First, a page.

Overtime law is mandated by the 1932 Fair Labor Standards Act, which requires companies to pay employees who work more than 40 hours a week overtime equal to one and half the normal rate of pay. In other words, if a $10/hour employee works 50 hours one week (defined as any seven consecutive work days), he or she must be paid $10/hour for the first 40 hours worked and $15/hour for the next 10. States may add other requirements on top of the federal directive. In California, for example, workers are paid overtime for hours worked daily over eight in any 24-hour period, and any seventh consecutive day worked, regardless of total weekly hours.
But to avoid overtime pay, many employers classify full-time workers as salaried employees and pay them just the required federal minimum. If they work extra hours, they get comp time to use the following week, but no overtime pay.
The new regulations doubles the minimum pay for full-time salaried employees from $23,660/year to $47,476/year. If that concerns you as an employer, then I suggest you stop reading now. That amount is scheduled to be increased again every three years, beginning January 1, 2020.
Faced with the December compliance deadline, businesses of all sizes rushed to make changes. Ignoring the changes is not an option. There are two ways employers can adapt:
Your company will have to implement a system to record hours worked and keep records to show compliance with the law. Recorded hours worked for overtime-exempt employees is clearly defined in the law, and one of the most common violations investigated by the Department of Labor.
OO OO OO
Before you take to the streets to protest the Fair Labor Standards Act, keep in mind the law also protects children from working during school hours and from doing dangerous jobs. The act also ensures equal pay for equal work for employees regardless of race or gender, and protects older workers from discrimination. In fact, President Franklin D. Roosevelt called the Fair Labor Standards Act the most important piece of legislation since the Social Security Act of 1935.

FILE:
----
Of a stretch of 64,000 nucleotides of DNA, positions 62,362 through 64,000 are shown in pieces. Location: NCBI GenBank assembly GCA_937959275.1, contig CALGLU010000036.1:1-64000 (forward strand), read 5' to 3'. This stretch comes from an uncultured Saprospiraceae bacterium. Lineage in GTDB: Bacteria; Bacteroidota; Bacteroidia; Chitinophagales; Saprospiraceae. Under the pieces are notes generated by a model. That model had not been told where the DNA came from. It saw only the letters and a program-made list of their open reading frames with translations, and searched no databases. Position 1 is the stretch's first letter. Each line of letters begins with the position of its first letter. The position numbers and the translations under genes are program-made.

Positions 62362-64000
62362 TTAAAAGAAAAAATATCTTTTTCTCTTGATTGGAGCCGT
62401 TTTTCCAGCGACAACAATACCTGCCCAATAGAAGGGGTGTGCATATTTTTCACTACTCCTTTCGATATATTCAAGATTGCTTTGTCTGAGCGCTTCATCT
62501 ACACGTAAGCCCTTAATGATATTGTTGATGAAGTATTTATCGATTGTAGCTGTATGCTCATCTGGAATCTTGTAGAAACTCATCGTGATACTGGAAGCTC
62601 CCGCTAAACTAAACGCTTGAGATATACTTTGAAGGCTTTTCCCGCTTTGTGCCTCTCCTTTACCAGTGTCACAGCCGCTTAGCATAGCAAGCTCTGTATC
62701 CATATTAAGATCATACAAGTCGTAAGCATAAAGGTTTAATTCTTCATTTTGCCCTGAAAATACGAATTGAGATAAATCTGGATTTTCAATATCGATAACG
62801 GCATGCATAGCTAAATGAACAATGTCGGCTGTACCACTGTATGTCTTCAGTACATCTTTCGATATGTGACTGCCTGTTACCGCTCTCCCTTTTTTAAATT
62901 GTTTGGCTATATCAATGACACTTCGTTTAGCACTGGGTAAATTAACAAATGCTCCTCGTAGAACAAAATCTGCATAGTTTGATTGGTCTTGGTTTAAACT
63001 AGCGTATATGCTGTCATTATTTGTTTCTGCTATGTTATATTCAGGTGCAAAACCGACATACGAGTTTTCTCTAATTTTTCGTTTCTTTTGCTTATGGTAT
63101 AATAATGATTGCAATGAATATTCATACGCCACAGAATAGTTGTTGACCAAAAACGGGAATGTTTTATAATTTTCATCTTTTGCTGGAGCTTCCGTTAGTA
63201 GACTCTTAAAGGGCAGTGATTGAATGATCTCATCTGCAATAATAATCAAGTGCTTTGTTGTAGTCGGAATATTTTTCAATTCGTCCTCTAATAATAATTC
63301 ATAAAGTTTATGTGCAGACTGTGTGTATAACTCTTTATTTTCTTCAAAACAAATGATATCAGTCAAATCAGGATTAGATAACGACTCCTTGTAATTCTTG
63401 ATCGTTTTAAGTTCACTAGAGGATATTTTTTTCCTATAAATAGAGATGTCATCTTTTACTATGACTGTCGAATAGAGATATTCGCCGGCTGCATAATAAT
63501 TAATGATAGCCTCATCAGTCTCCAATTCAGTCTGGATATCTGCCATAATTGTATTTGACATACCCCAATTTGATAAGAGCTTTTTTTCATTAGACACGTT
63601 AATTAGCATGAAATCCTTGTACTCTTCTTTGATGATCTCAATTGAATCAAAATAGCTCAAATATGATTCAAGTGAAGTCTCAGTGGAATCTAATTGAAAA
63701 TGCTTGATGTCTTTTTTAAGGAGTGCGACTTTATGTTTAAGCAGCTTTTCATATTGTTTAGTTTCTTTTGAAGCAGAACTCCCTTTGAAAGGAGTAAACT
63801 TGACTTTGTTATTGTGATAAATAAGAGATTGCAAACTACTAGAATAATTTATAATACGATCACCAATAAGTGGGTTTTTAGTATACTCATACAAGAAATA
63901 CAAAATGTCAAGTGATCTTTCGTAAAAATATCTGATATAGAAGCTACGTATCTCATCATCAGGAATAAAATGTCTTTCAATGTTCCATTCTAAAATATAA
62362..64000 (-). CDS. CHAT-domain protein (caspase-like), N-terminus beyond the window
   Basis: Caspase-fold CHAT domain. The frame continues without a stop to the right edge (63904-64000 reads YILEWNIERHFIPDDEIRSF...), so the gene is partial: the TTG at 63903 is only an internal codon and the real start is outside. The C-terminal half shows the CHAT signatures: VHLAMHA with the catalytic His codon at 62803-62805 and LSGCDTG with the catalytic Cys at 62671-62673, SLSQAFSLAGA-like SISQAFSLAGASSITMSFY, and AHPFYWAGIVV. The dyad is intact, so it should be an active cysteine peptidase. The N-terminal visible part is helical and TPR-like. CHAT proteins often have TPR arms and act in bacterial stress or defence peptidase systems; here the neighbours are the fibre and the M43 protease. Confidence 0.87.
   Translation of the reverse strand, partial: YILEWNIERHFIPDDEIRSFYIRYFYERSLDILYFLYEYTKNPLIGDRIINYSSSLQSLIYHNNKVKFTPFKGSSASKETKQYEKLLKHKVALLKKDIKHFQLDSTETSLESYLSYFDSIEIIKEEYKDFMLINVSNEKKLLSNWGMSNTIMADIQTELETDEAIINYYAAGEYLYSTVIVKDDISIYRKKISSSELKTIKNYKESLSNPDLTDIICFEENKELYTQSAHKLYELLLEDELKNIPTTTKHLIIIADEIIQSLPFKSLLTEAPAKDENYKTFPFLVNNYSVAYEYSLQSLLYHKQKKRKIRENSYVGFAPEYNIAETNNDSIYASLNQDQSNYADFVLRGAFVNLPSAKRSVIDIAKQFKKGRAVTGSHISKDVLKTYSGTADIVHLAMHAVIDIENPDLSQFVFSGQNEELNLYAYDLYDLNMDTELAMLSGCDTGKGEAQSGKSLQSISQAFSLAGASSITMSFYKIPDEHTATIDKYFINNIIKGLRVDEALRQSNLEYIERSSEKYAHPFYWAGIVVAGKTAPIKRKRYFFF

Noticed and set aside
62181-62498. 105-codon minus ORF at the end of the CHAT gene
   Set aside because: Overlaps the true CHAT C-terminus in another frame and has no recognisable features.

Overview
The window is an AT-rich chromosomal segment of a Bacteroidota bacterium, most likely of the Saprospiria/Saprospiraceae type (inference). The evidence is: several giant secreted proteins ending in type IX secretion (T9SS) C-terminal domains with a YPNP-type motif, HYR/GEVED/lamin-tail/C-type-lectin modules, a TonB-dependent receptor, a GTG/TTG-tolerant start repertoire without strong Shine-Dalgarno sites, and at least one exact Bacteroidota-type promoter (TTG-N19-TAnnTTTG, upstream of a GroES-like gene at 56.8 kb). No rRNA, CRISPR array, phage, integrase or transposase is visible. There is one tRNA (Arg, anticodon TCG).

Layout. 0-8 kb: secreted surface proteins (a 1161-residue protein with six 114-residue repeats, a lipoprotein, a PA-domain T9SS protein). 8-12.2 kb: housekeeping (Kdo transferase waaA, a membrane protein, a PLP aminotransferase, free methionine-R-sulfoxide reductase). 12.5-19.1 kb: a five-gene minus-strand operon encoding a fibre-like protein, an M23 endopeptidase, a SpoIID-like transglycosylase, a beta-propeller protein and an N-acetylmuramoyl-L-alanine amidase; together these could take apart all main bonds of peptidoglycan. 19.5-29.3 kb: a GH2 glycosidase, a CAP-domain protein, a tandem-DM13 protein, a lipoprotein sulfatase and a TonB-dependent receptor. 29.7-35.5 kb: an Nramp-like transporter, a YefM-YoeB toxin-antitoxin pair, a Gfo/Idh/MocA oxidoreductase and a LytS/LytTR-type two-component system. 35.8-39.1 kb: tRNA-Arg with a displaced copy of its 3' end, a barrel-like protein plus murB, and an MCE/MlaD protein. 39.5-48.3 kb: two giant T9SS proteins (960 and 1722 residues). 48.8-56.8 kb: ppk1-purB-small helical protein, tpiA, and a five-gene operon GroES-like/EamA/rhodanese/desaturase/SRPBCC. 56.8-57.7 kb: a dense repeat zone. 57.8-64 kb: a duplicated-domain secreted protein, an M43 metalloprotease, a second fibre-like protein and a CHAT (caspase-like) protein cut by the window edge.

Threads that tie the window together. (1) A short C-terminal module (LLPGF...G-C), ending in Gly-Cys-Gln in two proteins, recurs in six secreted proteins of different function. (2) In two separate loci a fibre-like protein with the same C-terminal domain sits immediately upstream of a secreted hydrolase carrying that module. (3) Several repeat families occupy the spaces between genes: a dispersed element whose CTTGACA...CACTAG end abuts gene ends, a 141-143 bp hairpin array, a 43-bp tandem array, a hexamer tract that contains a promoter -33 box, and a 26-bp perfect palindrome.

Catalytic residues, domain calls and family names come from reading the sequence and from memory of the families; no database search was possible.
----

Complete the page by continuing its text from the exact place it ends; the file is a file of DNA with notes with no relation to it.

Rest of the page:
In business, as with all things, it’s better to light a candle than curse the darkness. Response and compliance to these changes, correct classification of employees, and implementation of technology to help manage and control labor costs will ensure your company’s sustainability and success for years to come.
The Fair Labor Standards Act
The act, issued by the Department of Labor, doubles the exempt employee annual salary threshold from $23,660 to $47,476. The DOL estimates the change (in effect Dec. 1, 2016) will impact 4.2 million workers.
What does it mean?
Salaried employees who earn less than $47,476 a year must be converted to nonexempt status and paid overtime wages. A salaried employee who works extra hours one week may make up for it by leaving work early the next week, but nonexempt employees who work more than 40 hours a week must be paid overtime.
Barry Rubin is president of the Gulfport Area Chamber of Commerce and principal of Time Systems in St. Petersburg. He can be reached at firstname.lastname@example.org.
St. Petersburg area residents are in for a special treat the second Sunday of every month this winter: A local business is bringing a free movie night downtown, with the help of other local businesses.
Cinema Squatch, which specializes in independent and cult classic movie parties and outdoors events, partnered with the Sunscreen Film Festival and the Museum of Fine Arts to bring the movies, shown on a 40-foot projection on the museum’s north wall, overlooking downtown’s waterfront.
“We have a love for movies from our childhood, so you will see a lot of ’80s and ’90s classics, with some ’70s and 2000s sprinkled in,” says Ryan Tarrant, who owns the business with his wife, Heather.
In addition to Sunscreen and MFA, this season’s top movie sponsors include Hartney Realty Firm, Cerulean Blu, Bayfront Health, GulfShore Bank, DJ Fresh Events, TBT and LocalShops1.
“We are so thankful to have the support of these community organizations,” Tarrant says.
Movie night begins with trivia and music, and often features special guests or locally produced independent short films, in addition to the featured title. Snacks and drinks are available from food trucks and local restaurants, but guests are also welcome to bring their own food.
Besides the Second Sunday Movies, Cinema Squatch offers movies for private parties and community events, as well as a Dive-In movie series at Hollander Hotel’s HH20 Pool in downtown St. Petersburg.
SECOND SUNDAY MOVIES ON THE MFA LAWN
Movie nights start at 5 pm with music, trivia and games, and the movie begins at dark (6 to 6:30 pm, depending on the month). Admission is free, and guests may bring chairs, blankets and snacks. Food is also available for purchase. For details check out cinemasquatch.com or the event pages on Facebook, at facebook.com/cinemasquatch.
Dec. 11, Christmas Twist Double Feature: How The Grinch Stole Christmas! (1966)
& Gremlins (1984)
Jan. 8, Gasparilla Inspired Event: Hook (1991), starring Robin Williams as Peter Pan